A hundred pounds of Iraqi dates that took more than two months to get to America — give or take 25 years — are finally being sold at an Atlantic Avenue store.
Artist Michael Rakowitz ordered a ton of the dates back in September, as part of a project that he hoped would highlight the abnormal relations between the U.S. and an ally, Iraq.
He had no idea how abnormal they are.
Rakowitz’s first shipment got to the Jordanian border — twice — before being turned back. The shipment then went to Syria, where bribe-seeking officials held it for weeks. By the time it was released, the dates had spoiled.
A second shipment of just 50 kilograms was sent by air — but as The Brooklyn Papers reported two weeks ago, the dates were still tied up as American officials figured out what to do with 10 boxes that had the words “Product of Iraq” on them — the first time such words have been seen in these parts in 25 years, thanks to embargos, wars and sanctions.
Finally, Rakowitz’s dates were released by American customs officials this week. They went on sale on Friday.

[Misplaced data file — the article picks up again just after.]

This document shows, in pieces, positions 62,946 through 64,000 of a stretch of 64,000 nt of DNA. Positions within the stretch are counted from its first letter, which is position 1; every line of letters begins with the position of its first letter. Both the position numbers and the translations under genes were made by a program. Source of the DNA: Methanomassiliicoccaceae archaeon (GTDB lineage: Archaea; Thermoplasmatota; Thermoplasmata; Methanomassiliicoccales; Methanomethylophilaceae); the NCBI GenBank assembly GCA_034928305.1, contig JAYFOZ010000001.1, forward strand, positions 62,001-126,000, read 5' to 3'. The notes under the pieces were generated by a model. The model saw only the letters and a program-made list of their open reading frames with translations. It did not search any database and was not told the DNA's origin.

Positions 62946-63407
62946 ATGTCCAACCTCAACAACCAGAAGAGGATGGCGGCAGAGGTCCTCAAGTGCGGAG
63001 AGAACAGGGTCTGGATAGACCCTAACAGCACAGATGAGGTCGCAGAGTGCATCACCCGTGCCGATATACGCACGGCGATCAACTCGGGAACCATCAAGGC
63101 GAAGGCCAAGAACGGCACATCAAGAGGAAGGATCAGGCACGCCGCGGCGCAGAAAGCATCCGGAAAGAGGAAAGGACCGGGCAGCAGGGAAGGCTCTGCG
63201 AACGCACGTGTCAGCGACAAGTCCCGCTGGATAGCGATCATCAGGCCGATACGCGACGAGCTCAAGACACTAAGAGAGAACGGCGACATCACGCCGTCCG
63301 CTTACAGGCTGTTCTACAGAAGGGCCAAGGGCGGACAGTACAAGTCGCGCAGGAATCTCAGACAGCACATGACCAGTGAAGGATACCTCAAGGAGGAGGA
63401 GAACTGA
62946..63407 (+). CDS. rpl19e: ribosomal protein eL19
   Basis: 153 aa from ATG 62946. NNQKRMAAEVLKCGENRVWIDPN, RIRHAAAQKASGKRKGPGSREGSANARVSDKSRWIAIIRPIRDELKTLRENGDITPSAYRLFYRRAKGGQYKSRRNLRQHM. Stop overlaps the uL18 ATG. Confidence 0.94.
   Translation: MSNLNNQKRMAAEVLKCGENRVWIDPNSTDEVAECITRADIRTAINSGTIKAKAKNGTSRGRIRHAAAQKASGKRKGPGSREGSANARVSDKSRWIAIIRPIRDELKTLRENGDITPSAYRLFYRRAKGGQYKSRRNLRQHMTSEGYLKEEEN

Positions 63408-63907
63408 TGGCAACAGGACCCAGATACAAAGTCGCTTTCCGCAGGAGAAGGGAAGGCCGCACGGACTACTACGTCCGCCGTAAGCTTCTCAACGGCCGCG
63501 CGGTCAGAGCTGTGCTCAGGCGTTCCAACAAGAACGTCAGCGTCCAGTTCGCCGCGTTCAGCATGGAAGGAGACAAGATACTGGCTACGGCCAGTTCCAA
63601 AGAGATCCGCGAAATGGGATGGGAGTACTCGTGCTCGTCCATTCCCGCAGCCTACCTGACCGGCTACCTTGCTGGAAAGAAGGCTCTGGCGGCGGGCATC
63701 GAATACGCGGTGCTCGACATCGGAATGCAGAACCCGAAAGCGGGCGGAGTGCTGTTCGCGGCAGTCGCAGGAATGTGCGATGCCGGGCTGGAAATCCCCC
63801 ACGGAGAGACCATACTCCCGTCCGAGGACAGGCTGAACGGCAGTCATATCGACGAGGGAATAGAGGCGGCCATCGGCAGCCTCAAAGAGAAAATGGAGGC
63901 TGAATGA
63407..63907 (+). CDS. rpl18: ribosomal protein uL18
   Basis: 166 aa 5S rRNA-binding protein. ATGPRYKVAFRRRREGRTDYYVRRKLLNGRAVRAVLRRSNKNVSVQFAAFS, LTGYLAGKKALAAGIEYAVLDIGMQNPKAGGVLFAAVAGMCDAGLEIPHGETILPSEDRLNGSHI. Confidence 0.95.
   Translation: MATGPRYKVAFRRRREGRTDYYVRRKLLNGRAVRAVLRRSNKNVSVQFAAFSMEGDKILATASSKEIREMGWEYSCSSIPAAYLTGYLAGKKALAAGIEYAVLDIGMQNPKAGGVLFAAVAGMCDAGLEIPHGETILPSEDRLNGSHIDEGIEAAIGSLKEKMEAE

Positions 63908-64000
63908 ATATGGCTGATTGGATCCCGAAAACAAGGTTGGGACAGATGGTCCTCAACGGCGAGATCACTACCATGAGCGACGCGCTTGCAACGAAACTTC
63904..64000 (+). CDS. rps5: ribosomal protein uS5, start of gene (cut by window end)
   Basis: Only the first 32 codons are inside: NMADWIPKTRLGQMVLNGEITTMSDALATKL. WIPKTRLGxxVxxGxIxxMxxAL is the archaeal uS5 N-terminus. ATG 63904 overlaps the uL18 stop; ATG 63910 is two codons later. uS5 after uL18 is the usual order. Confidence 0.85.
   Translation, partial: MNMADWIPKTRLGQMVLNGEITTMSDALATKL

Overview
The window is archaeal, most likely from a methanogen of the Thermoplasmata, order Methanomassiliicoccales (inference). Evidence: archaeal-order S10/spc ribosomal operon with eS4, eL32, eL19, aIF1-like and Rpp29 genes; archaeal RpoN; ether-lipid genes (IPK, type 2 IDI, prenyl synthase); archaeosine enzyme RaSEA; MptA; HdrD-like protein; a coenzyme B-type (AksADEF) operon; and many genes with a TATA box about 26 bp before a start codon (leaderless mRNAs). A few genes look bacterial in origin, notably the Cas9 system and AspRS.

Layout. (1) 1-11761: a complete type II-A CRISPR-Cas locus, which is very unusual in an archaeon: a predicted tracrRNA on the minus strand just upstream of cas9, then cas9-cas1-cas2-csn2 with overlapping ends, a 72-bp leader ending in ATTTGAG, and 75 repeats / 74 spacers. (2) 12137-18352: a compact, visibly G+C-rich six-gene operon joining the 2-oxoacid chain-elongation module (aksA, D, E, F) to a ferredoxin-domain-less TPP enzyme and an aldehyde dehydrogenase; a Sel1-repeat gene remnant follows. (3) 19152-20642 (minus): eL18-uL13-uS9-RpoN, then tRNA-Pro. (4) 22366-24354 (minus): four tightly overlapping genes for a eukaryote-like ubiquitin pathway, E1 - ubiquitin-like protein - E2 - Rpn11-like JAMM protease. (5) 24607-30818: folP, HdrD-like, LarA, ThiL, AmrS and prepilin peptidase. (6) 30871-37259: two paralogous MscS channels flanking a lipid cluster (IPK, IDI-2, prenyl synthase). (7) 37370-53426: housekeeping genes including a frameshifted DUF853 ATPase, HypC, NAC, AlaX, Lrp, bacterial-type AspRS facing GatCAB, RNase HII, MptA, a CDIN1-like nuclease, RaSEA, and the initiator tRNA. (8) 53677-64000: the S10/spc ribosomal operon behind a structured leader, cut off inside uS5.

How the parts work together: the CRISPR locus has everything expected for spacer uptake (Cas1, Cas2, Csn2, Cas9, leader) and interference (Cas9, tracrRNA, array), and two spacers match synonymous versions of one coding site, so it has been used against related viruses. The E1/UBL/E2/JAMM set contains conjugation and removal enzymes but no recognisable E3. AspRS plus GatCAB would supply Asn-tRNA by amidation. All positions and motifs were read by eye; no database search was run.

“I actually don’t know how to feel,” said Rakowitz, whose grandfather was an Iraqi Jew.
“One of the ideas of the project was to see if America and Iraq could have normal trade. But this project showed how much further we have to go.”
Baghdad native Zeyad Kasim pre-ordered his dates and was on hand to collect them.
“I don’t even like dates,” said Kasim, who is studying at City University. “But the dates are important because they remind me of home.”
At presstime, Rakowitz hadn’t decided whether he would set the price of his dates based on his absurdly high importation costs.
“That was also part of the project — to show how expensive it is to import goods from Iraq,” he said. “But I know that the people who pre-ordered the dates would pay anything. To them, it’s about memory — ‘thikra’ in Arabic. They just want those dates.”